Sequence alignment and phylogenetic analysis
We constructed an alignment of 639 base pairs in VP1 sequences (S1 Table) of FMDV O/ME-SA in MEGA v 7.0 . The present analysis included 160 VP1 sequences of topotype ME-SA from prevailing lineages in South Asia. The nucleotide substitution model that fits this dataset was inferred using J model test 2.02  in the CIPRES web portal . We implemented Akaike Information Criterion (AIC) to evaluate the robustness of the models  and the parameters of the best fitting model, TIM2+I+G , to construct phylogenetic trees in further analyses. The phylogenetic relationships within this dataset were inferred in Bayesian framework using BEAST v 2.0 software package  in the CIPRES web portal . Since this dataset contains different lineages with unequal diversification rates, we used the Yule model  as stochastic branching model in the tree-prior. We implemented two hot and cold chains of Metropolis-coupled Markov Chain Monte Carlo (MCMC) in BEAST v 2.0  for 20 million generations. Our MCMC chains sampled the trees in every 1000 generations while discarding10% of trees as burn-in. To check the performances of MCMC and the posterior distribution of the tree space, we analyzed the log file by using Tracer . Then we constructed the maximum clade credibility tree in TreeAnnotator. In the CIPRES web portal , we conducted a bootstrap analysis for 1000 replicates to calculate node support of the phylogenetic tree in RAxML  using rapid bootstrap algorithm . Then the robustness of the phenogram was inferred using both bootstrap values and posterior probabilities to gain more accuracy. An Unweighted Pair Group Method with Arithmetic Mean (UPGMA) dendrogram was constructed using uncorrected pairwise distances of all the Sri Lankan FMDV sequences to measure the nucleotide divergence (ND) among lineages circulating in Sri Lanka.
Phylogenetic relationships among global and Sri Lankan FMDV strains
The tree search using ML and Bayesian criteria produced almost congruent trees with the branches having approximately similar topologies. The higher node support values have indicated the existence of primary clades. The higher posterior probabilities (PP) stabilized the nodes with low bootstrap (bs) values and vice versa (S1 Fig). All the MCMC chains run in our analyses were checked for ESS ≥ 200 to achieve maximum chain convergence. The Bayesian unrooted tree resolved lineages and sub-lineages (Fig 1). Iran-2001, formed a separate branch while sharing monophyly with Ind-2001, whereas Pak-98 positioned as a sister clade with Srl-97 (previously 'unnamed'). Most of the FMDV collected in 2012 and before grouped into the clade, Srl-97, which showed a significant divergence from the lineages PanAsia and Ind-2001. The clade, Srl-97, only contained FMDV collected from Sri Lanka implying the prevalence of an endemic lineage.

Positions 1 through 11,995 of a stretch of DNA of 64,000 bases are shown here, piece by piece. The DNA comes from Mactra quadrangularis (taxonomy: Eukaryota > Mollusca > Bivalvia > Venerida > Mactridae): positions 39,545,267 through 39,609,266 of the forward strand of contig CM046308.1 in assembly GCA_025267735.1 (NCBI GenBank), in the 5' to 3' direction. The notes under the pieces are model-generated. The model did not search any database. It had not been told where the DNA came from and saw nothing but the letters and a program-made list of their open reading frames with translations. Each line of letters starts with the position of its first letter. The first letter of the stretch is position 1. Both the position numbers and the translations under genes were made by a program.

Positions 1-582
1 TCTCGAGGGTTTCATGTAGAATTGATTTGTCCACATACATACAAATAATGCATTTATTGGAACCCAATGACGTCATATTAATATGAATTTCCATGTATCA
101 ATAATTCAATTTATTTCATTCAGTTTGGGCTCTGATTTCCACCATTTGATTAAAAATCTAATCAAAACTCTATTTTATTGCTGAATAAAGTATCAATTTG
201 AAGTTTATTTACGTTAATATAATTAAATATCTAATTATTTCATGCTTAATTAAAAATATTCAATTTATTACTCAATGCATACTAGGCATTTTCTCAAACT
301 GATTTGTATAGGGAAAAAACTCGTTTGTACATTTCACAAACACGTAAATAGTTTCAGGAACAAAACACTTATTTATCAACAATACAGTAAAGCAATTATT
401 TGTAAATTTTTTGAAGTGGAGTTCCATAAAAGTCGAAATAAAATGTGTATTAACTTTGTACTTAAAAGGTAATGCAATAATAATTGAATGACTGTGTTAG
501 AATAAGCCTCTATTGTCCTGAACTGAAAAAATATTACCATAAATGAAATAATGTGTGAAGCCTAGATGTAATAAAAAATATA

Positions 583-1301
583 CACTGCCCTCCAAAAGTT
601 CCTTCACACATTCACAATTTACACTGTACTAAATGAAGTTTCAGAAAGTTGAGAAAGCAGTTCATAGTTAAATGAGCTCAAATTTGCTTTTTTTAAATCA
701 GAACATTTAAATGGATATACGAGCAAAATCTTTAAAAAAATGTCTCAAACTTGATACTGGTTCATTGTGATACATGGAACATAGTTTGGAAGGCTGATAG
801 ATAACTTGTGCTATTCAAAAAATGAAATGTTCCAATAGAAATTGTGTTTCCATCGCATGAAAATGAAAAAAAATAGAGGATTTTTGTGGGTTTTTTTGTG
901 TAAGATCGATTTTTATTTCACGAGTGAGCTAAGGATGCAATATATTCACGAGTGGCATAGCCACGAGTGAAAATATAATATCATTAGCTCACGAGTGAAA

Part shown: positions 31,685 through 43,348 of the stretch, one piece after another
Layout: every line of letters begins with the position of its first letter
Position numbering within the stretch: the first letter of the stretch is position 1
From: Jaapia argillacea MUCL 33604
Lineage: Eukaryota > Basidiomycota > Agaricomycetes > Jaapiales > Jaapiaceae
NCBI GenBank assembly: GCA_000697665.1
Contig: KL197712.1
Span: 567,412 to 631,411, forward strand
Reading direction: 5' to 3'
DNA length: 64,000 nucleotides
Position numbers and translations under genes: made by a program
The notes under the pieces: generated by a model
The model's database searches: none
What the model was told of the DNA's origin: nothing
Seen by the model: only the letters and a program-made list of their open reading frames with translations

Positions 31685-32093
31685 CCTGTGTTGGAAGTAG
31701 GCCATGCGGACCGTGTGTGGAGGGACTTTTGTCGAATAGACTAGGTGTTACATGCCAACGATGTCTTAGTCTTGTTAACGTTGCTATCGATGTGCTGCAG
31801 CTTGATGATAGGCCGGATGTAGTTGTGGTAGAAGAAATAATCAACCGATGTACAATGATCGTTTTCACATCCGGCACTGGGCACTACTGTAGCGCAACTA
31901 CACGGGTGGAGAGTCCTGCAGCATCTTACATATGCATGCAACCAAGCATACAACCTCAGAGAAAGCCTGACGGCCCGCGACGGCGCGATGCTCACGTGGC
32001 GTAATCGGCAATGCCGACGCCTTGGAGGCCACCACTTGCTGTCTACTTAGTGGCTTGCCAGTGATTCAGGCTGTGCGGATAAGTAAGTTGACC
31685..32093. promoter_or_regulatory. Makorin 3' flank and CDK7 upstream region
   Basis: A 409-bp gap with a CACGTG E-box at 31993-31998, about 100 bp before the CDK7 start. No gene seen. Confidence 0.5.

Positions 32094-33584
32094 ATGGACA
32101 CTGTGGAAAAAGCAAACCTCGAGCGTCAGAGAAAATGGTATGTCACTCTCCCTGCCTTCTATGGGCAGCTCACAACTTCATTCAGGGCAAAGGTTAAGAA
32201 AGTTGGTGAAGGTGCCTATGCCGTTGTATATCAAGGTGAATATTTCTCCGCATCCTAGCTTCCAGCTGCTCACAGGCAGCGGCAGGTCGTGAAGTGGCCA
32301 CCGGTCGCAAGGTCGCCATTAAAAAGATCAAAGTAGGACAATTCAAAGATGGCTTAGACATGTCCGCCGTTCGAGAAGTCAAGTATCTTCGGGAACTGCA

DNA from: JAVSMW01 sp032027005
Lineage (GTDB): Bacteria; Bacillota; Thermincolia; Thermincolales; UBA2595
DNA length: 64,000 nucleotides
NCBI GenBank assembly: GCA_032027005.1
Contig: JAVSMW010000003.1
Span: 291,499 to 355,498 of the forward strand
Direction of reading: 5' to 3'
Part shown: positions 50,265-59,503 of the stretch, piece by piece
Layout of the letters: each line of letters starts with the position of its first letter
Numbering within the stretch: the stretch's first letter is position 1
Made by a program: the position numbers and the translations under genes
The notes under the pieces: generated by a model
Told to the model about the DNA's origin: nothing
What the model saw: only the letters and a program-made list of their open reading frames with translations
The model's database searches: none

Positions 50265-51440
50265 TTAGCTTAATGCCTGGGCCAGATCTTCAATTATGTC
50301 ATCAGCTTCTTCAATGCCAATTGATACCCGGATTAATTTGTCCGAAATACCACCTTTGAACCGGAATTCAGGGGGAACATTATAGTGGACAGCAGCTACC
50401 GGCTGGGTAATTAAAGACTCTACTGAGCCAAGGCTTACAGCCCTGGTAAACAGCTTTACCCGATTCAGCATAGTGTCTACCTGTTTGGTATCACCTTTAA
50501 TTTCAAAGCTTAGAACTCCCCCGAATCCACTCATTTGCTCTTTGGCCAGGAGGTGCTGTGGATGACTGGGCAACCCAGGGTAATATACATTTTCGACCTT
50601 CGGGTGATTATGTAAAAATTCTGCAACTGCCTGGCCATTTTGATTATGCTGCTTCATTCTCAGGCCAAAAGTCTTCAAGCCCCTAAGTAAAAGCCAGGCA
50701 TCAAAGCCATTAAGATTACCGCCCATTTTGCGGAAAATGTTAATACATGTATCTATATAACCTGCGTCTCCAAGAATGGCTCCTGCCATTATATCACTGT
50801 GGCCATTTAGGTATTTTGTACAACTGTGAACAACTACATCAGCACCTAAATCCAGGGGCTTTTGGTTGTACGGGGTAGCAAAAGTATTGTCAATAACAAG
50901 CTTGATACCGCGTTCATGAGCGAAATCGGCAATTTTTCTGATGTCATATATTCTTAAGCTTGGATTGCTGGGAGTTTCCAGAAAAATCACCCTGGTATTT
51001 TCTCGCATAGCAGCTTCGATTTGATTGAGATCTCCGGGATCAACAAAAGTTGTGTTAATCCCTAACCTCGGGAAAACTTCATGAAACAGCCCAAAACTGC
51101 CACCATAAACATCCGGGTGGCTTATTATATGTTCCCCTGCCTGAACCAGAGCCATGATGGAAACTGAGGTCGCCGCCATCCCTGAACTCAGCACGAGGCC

Existence of an endemic lineage in Sri Lanka
All the FMDV isolates from Sri Lanka separated into three clades in the distance tree with an ND of 5% indicating the presence of three separate lineages (Fig 2). Ind-2001d separated with an ND of 5.68% from the rest and PanAsia2, separated from Srl-97 with an ND of 5.24%. Srl-97 contained two clades showing an ND of 4.27%. The nucleotide substitution rates calculated for Ind-2001d and Srl-97 were 4.6 × 10−3 substitutions/site/year and 4 × 10−4 substitutions/site/year, respectively, revealing the existence of an independently evolving lineage within the country.
The X-axis shows the percentage nucleotide divergence (% ND). The colored boxes indicate different lineages. The lineages showed here tally with the clades in Bayesian MCC tree (Fig 2). The WRLFMD previously labeled Srl-97 as 'unnamed'.
FMD is the most damaging viral disease affecting cattle farming in Sri Lanka. Thus, the Sri Lankan government has prioritized FMD, among all other livestock diseases, to be eradicated by 2020 . Despite the severity of the disease, only a limited number of attempts have been made in Sri Lanka to track the origins of outbreaks and to determine the lineage and topotype of circulating viral strains. Although FMD is prevalent in the country since 1869 with occurrences of sporadic outbreaks from time to time, no studies have determined the evolution of the FMDV through a complete analysis. The interpretation of the phylogenetic relationships among the FMDV strains in Sri Lanka was not possible due to the unavailability of an adequate number of viral sequences. The lack of FMDV molecular characterization attempts caused the inability to establish a precise molecular characterization scheme which, in return, hinders the proper control measures against the disease. Therefore, the present study deemed it necessary to fill the existing knowledge gap of characterization, evolution, and origins of FMDV strains prevailing in the country and the information generated would be critical for the development and deployment of effective vaccines in the future.